When Carole Adler lost her son, Taylor Thyfault, the boy whom she said “lit up a room,” she was beyond devastated.
Every so often, knowing full and well that he was gone, she would text her son for comfort. And now when she texts him, she gets a response.
WLTX reports that as a teenager, Thyfault dreamed of joining the Army. Mission accomplished. By age twenty-one he was an Army veteran.
After serving in the Army, he joined the Colorado State Patrol.
As he was training to become a cadet, he and his colleague, Trooper Clinton Rushing, were investigating a wreck when they received a call about a high speed chase heading their way.
Though they set out stop sticks, they were unable to prevent the driver from bombarding the crash sight.
As the vehicle was approaching, Thyfault called out to a tow truck driver on the scene and told him to move out of the way. The driver crashed into Thyfault and Rushings.
Thyfault died on the scene and Rushings was critically injured. The tow truck driver’s life was spared— Thyfault had saved his life.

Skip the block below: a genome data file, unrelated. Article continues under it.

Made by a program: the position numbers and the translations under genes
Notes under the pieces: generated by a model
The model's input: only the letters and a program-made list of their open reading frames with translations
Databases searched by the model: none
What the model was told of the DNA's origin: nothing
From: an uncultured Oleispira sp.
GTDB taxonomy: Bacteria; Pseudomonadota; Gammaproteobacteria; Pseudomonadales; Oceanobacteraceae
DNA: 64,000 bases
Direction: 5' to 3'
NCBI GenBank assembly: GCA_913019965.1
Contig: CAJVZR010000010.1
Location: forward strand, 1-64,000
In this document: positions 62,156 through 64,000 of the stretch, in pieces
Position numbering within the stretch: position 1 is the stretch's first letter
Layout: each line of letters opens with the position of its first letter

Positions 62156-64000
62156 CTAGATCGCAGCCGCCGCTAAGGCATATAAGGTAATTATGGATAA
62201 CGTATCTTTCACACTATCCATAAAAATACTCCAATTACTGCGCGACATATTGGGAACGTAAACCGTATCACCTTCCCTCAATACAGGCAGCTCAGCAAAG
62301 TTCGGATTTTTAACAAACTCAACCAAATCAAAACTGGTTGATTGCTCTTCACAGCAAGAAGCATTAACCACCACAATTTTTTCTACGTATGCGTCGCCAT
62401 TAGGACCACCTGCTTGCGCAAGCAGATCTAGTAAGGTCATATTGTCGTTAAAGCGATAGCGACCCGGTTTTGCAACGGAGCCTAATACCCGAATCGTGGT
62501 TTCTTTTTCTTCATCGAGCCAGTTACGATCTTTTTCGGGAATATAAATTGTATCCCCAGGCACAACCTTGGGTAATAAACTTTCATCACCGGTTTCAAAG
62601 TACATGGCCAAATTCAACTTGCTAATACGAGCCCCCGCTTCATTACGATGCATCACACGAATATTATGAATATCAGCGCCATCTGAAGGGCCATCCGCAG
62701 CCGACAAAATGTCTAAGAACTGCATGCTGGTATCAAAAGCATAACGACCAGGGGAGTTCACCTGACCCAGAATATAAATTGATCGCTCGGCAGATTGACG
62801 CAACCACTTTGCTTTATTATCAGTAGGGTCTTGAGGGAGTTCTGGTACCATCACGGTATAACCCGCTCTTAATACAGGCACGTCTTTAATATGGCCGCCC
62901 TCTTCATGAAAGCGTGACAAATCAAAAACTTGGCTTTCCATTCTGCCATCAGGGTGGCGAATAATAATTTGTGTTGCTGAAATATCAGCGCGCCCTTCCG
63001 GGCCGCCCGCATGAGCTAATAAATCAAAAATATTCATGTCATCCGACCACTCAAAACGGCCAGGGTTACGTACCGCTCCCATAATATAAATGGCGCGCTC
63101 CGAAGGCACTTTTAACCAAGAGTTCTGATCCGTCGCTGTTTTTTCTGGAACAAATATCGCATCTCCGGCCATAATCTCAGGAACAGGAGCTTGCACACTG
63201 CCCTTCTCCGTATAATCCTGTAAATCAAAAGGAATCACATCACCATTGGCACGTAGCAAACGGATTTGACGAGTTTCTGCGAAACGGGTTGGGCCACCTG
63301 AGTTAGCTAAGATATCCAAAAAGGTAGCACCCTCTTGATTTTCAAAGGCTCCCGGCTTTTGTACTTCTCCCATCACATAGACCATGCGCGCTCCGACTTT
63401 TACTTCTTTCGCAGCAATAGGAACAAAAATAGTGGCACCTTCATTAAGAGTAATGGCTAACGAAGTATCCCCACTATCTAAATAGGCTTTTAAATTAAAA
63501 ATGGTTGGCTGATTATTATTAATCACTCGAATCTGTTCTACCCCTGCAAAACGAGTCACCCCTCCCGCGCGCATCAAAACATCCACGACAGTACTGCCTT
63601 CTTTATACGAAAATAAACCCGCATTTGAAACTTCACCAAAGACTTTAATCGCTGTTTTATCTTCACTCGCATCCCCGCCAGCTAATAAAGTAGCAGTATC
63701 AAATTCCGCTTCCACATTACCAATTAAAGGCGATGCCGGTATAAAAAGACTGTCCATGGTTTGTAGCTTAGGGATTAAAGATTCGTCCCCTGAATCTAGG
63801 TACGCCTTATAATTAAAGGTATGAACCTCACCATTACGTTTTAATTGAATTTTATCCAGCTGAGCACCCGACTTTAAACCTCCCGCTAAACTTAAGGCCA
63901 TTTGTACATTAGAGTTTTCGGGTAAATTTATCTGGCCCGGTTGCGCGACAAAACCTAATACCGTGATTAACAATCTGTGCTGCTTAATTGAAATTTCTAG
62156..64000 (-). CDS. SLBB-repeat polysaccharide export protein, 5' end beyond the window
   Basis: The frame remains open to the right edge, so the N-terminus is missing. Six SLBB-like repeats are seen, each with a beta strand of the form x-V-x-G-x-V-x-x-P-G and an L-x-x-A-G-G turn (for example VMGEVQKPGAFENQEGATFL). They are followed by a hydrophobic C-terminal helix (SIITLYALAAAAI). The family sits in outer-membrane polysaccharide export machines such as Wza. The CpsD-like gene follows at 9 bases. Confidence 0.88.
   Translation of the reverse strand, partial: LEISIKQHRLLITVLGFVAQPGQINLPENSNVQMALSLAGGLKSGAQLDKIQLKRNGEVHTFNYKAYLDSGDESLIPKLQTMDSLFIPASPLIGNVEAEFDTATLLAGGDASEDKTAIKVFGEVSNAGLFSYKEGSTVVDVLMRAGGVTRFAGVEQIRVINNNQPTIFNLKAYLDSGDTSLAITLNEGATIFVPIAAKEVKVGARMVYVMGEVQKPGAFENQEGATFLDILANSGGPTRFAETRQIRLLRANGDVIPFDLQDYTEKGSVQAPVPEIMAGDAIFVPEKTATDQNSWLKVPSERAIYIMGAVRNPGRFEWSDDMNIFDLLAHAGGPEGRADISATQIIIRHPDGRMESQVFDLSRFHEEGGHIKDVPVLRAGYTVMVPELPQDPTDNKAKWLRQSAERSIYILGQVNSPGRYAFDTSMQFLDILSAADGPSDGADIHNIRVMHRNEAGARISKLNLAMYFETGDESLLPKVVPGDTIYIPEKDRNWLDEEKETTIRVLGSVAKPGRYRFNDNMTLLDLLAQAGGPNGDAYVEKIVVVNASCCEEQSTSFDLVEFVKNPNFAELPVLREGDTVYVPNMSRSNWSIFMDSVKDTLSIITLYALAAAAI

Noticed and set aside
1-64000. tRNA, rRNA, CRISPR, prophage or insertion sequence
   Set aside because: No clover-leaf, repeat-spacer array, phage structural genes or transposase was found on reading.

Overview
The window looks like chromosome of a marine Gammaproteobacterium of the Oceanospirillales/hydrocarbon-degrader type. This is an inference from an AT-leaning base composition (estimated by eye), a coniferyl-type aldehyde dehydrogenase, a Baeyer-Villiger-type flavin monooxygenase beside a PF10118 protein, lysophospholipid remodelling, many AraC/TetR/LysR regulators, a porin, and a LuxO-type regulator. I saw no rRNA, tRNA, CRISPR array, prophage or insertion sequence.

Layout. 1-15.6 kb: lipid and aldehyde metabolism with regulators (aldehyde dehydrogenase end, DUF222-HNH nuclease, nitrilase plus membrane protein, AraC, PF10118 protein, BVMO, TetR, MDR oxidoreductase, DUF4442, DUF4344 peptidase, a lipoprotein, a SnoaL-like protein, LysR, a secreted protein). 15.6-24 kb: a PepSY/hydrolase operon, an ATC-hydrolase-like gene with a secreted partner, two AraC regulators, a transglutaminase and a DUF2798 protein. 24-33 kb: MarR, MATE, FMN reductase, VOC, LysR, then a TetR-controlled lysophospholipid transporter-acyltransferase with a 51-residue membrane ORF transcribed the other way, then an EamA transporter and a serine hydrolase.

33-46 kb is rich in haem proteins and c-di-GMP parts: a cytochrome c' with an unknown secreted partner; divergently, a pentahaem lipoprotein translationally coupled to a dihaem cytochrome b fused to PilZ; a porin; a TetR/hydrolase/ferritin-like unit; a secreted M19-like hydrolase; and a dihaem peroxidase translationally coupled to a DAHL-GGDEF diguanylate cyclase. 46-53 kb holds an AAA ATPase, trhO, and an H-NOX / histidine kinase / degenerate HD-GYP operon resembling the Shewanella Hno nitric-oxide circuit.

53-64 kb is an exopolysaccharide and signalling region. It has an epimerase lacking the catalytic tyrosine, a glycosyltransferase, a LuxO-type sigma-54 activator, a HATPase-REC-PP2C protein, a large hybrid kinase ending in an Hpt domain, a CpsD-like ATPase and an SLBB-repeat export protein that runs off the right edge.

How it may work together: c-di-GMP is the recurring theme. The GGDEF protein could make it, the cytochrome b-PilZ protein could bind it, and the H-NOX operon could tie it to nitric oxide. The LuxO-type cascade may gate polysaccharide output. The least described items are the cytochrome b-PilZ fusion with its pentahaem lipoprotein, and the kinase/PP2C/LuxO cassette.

“And if you asked him, he’d do it again, because he sacrificed himself, for someone else,” Adler says. “He lived, he dreamed and breathed that.”
Adler and Thyfault texted frequently — she was the last person he texted before he died — so it was incredibly difficult for her to stop the communication.
A few weeks after his passing, she began texting his number; she knew she wouldn’t get a response but doing so brought her a sense of comfort.
Then one evening she received a text back. Greeley Police Department Sergeant Kell Husley’s new phone number happened to be Thyfault’s old number.
“I sent a text back and identified myself, and said ‘I’m with the Greeley Police Department, and I don’t think your texts are going where you think they are,’” Husley explains.
But Adler replied that maybe they were. Instantly connecting with Husley, she told him her story and refused Husley’s offer to get a different phone number.
Husley understood, he too felt a connection with Adler and Thyfault.
“He’s eager. He’s excited, and he’s willing to do a job that can sometimes be really unthankful,” Husley says. “[Thyfault is] still trying to make a difference.”
Adler now finds comfort in knowing the impact her son had, and continues to have, on the world.
And Husley is thankful for what the serendipitous experience has brought into his life.
“It’s like I always have a little angel in my pocket now,” he says.